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A CPIE Notebook Project – Grasses and Sedges of Hawai‘i Page viii

Basic Characteristics of Sedge Flowers

Like grasses (see previous page), sedges have small flowers lacking showy petals. But they also lack the surrounding bracts of the grass floret termed "palea" and "lemma". Rather, a single, small bract subtends (is attached below) each flower. The seed that develops from the fertilized ovary is called an achene.

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Rushes are another category of plants—like sedges, typically associated with streams and wetlands—that superficially resemble sedges. Indeed, if you stumble upon a true rush, you are likely to asume at first glance that it is some kind of sedge. A few "rushes" are in the Family Cyperaceae, such as bulrush (Schoenoplectus spp.). However, true rushes are classified in the Family Juncaceae and only on examining the inflorescence will you be corrected in your assumption.

Rushes prefer somewhat cooler temperatures and are found in wet situations at higher elevations in the Islands. Luzula is somewhat of an exception: found typically on open slopes above 2400 ft (730 m) elevation. The culms of rushes are round in cross-section (terete) or, in a few, laterally compressed. Thus, a culm with "edges" puts your unknown back into the category of a true sedge. Unfortunately, there are sedges (and rushes in Cyperaceae) with terete or weakly angled culms, so you must rely on the structure of the flower itself.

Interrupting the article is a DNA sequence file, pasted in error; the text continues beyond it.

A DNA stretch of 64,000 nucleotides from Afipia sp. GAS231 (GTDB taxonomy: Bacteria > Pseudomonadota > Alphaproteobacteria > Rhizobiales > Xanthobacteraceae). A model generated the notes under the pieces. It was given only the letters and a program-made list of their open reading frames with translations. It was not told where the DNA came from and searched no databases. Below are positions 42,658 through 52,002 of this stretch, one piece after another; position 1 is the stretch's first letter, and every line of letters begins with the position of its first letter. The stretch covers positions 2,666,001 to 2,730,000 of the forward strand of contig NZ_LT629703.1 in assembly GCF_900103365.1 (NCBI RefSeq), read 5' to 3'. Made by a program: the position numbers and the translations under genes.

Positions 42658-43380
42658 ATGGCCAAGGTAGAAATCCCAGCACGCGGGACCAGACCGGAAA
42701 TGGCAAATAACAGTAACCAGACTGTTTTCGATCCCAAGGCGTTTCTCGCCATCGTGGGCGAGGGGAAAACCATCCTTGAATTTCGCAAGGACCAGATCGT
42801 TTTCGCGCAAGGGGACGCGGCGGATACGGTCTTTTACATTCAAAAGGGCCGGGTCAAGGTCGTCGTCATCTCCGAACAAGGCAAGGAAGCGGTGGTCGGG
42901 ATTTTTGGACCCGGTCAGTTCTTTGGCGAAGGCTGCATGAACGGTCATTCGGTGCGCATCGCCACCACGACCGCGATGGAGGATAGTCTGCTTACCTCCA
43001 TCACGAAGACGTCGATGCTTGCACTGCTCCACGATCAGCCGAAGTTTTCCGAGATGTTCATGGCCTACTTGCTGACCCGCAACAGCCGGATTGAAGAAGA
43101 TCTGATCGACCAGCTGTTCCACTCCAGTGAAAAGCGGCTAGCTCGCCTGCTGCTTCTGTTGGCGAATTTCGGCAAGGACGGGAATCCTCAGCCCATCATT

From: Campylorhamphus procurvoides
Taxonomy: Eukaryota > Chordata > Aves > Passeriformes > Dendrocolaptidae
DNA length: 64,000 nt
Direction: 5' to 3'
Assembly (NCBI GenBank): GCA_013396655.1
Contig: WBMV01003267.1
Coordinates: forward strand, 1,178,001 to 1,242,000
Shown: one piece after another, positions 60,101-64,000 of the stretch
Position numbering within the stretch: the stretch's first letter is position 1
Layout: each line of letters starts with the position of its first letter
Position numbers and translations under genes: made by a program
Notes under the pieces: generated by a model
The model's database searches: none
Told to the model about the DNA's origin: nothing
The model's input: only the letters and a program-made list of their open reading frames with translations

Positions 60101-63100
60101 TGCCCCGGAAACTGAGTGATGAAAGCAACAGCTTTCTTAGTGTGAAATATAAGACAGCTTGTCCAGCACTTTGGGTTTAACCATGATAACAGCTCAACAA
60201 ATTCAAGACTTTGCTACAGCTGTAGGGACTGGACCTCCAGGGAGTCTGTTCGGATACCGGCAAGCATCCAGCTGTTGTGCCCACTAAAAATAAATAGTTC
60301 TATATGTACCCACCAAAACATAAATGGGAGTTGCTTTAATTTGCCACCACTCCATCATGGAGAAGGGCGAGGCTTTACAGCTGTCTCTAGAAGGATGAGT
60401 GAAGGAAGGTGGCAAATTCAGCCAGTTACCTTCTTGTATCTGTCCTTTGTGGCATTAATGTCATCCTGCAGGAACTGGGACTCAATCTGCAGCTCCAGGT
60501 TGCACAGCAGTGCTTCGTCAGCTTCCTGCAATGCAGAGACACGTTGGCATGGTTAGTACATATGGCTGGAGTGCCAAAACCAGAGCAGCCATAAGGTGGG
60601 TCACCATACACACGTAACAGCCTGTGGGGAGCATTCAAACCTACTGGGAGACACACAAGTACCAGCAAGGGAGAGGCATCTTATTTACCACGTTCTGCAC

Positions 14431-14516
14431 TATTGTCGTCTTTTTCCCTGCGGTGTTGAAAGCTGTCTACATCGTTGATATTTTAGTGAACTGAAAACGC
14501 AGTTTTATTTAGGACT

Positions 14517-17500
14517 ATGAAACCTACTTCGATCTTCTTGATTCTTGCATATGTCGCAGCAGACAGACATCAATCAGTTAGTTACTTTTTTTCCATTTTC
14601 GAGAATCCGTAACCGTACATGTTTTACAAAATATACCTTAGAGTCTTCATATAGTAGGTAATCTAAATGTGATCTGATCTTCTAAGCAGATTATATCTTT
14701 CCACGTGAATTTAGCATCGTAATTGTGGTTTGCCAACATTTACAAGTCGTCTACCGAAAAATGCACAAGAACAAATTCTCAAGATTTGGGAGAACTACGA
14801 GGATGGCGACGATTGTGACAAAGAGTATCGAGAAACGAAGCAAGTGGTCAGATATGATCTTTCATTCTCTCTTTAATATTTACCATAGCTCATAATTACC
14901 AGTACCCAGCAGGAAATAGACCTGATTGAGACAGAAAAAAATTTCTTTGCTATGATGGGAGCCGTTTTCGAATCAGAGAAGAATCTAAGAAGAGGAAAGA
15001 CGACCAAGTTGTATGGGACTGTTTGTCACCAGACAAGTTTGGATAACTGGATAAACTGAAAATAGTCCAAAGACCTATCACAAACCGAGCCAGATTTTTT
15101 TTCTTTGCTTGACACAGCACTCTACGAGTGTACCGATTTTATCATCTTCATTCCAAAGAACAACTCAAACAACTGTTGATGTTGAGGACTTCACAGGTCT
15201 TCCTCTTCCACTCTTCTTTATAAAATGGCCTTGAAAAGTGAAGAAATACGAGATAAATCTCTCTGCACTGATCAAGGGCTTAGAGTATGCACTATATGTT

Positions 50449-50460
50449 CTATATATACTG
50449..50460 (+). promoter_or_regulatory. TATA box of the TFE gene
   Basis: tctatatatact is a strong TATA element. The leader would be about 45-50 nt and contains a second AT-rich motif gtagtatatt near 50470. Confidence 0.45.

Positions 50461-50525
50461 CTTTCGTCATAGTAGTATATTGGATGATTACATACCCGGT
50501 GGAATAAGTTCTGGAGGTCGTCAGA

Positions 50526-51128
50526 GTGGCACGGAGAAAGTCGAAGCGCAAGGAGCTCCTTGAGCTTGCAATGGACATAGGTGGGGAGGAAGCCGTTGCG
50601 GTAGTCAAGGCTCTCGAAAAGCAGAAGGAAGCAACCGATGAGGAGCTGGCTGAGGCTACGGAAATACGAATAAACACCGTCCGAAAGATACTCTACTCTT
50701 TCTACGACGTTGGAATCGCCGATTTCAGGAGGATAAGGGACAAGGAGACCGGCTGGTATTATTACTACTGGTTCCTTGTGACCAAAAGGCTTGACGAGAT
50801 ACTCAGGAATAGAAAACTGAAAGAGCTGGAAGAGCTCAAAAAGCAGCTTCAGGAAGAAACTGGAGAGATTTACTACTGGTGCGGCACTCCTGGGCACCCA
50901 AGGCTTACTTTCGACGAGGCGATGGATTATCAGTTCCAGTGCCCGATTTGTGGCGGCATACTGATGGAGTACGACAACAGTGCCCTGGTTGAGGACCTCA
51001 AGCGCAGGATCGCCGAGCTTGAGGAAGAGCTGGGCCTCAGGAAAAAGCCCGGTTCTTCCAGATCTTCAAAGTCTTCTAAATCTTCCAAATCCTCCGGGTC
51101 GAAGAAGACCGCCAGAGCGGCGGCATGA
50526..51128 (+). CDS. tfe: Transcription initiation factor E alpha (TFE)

True rushes have flowers with petals and sepals, but these are much reduced and scalelike (or "chaffy"). "Scalelike" means a thin, flat, dry membranous structure; not green. Because the sepals and petals are identical, they are called tepals. The big difference that separates grasses and sedges from rushes is the nature of their fruit. In the former, the fruit has a single seed that is relatively tightly bound to the fruit wall. In rushes, the fruit is a many-seeded capsule; essentially a little container of seeds.

Rushes in Hawai‘i comprise two genera (Juncus and Luzula) with but 8 species (Wagner, Herbst, & Sohmer, 1990; Imada, 2013). The seven species of Juncus are all naturalized species. Luzula hawaiiensis is an endemic in the Hawaiian Islands.

© 2016-17 AECOS, Inc. [FILE: Sedge_Structure.html] Page viii (About sedges)
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